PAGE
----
What Trudeau has offered to the premiers to fund health-care
Premiers said they are "disappointed" with the size of Trudeau's offer
By Laura Osman in Ottawa
Premiers got their first look at Ottawa’s offer to increase long-term health funding Tuesday at a meeting with Prime Minister Justin Trudeau, but the federal proposal falls short of what they were seeking.
The provinces budgeted about $204 billion for health-care in this fiscal year and the Canada Health Transfer was set at $45 billion, or about 22 per cent of that. The premiers want the federal share to increase to 35 per cent, which amounts to another $26 billion in this year alone.
Instead, Ottawa put together a 10-year, $196.1 billion deal, of which $46.2 billion is new funding.
Here’s what the Liberals are offering:
$2 billion, no questions asked
The federal government plans to table legislation before the end of March to dole out $2 billion to provinces to address immediate health-care needs like surgical backlogs.
There are no strings attached.
Ottawa offered the same amount last year during the Omicron wave of COVID-19.
More money for the Canada Health Transfer
The main source of federal funding for health care comes from the Canada Health Transfer, which is the biggest pot of money the federal government gives to provinces and territories.
It’s calculated based on a minimum yearly increase of three per cent or the three-year moving average of nominal gross domestic product (GDP) — whichever is higher.
Ottawa has now offered to step up the minimum yearly increase to five per cent for the next five years.
The total amount after the five years will serve as the new baseline moving toward.
The move is expected to give provinces an extra $17.3 billion over 10 years in new support. The federal Finance Department anticipates the CHT to grow by 33 per cent over the next five years, and 61 per cent over the next 10 years.
It all hinges on better data
The increase to the Canada Health Transfer is contingent on an agreement to share comparable data and digitize the health information of Canadians so it can be more easily accessed and shared between hospitals, clinics and jurisdictions.
Tailored deals with each provinces
Ottawa has also put $25 billion on the table for tailored one-on-one deals with each province to make progress on four major issues: family health services, health worker shortages and backlogs, mental health and substance use, and health-care modernization.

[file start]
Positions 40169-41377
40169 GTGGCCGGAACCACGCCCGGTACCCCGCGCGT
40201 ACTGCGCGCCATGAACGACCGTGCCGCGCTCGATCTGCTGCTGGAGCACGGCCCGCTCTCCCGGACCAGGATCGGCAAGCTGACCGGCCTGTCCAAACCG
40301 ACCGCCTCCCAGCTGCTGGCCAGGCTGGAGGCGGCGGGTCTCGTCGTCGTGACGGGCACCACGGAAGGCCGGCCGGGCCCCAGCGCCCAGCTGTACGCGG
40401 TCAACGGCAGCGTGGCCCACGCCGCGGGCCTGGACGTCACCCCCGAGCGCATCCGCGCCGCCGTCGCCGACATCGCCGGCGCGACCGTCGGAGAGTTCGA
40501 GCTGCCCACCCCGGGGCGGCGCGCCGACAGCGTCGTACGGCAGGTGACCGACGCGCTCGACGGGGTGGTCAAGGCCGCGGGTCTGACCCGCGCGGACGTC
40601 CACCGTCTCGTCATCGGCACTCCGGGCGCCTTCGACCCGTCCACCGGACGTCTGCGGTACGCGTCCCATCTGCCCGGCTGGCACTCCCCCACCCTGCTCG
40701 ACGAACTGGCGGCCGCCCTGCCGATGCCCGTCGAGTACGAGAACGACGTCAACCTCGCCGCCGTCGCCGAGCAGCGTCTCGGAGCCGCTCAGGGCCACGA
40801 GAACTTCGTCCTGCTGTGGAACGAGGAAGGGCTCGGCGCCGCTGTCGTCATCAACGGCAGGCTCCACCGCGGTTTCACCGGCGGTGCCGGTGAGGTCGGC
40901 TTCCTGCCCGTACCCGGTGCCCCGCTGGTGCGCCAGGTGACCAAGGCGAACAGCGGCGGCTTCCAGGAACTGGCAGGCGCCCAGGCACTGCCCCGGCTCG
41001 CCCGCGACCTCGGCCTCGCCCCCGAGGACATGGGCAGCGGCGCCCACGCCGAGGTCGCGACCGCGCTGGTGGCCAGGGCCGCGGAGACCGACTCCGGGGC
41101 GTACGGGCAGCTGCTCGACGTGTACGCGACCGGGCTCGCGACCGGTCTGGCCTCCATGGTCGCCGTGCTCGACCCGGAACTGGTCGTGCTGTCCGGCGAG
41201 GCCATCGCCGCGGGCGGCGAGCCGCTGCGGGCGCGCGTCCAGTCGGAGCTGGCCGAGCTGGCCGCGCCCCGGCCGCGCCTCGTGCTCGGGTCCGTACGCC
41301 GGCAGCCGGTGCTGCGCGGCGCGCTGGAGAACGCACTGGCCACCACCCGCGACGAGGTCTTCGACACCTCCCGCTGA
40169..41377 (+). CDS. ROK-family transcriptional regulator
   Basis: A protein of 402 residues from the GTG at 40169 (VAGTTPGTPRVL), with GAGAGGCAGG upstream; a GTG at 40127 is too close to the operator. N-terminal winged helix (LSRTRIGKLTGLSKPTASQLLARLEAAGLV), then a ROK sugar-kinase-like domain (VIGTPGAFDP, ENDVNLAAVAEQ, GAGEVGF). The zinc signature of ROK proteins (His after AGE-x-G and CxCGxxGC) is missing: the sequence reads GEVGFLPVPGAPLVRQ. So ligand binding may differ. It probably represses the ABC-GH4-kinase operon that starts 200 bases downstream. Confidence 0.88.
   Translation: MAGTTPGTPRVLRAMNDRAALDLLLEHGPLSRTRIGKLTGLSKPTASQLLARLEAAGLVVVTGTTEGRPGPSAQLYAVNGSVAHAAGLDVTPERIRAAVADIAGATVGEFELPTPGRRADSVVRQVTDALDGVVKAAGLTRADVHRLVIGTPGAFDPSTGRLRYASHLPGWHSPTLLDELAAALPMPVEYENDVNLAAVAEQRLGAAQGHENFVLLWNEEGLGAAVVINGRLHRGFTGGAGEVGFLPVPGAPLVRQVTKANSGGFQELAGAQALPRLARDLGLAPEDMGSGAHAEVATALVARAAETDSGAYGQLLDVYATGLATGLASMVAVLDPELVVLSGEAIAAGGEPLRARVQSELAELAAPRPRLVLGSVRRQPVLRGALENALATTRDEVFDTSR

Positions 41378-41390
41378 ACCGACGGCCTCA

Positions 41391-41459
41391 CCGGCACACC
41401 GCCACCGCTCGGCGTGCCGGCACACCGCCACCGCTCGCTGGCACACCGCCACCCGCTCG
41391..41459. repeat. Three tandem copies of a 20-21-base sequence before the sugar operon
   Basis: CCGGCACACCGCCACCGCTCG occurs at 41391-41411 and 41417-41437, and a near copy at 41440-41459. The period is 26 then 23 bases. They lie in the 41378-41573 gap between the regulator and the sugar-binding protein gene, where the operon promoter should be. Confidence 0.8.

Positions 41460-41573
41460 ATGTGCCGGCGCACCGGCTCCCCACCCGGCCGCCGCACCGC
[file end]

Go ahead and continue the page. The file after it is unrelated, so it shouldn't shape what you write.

The deals will be highly flexible for each province, but they will have to show their work to get the money.
The government says it wants to see a plan from each province and targeted results they hope to accomplish. The provincial and territorial governments will then need to report on their progress.
Higher wages for personal support workers
Trudeau says he’ll give provinces $1.7 billion over five years to increase the pay for personal support workers, who provide the majority of bedside care in long-term care and homecare settings.
No targets have been set yet for how high those wages should be. In the last election, the Liberals pledged to increase personal support worker pay to a minimum of $25 per hour.
The federal government put forward $2 billion over 10 years specifically for fair and equitable access to appropriate health care for Indigenous Peoples through a health-equity fund.
The spending will come after consultations with Indigenous groups.
— $505 million over five years for the Canadian Institute for Health Information Canada Health Infoway, and other federal data agencies to develop new health data indicators, as well as create a “Centre of Excellence” on health worker data, and support other efforts to modernize health data systems.
— $150 million over five years for the Territorial Health Investment Fund for medical travel and to deliver health care in the territories.
Banner image: Quebec Premier Francois Legault sits beside Prime Minister Justin Trudeau as Canada’s premiers meet in Ottawa on Tuesday, Feb. 7, 2023 in Ottawa. Minister of Finance Chrystia Freeland and Minister of Health Jean-Yves Duclos sit behind. THE CANADIAN PRESS/Sean Kilpatrick
This report by The Canadian Press was first published Feb. 7, 2023.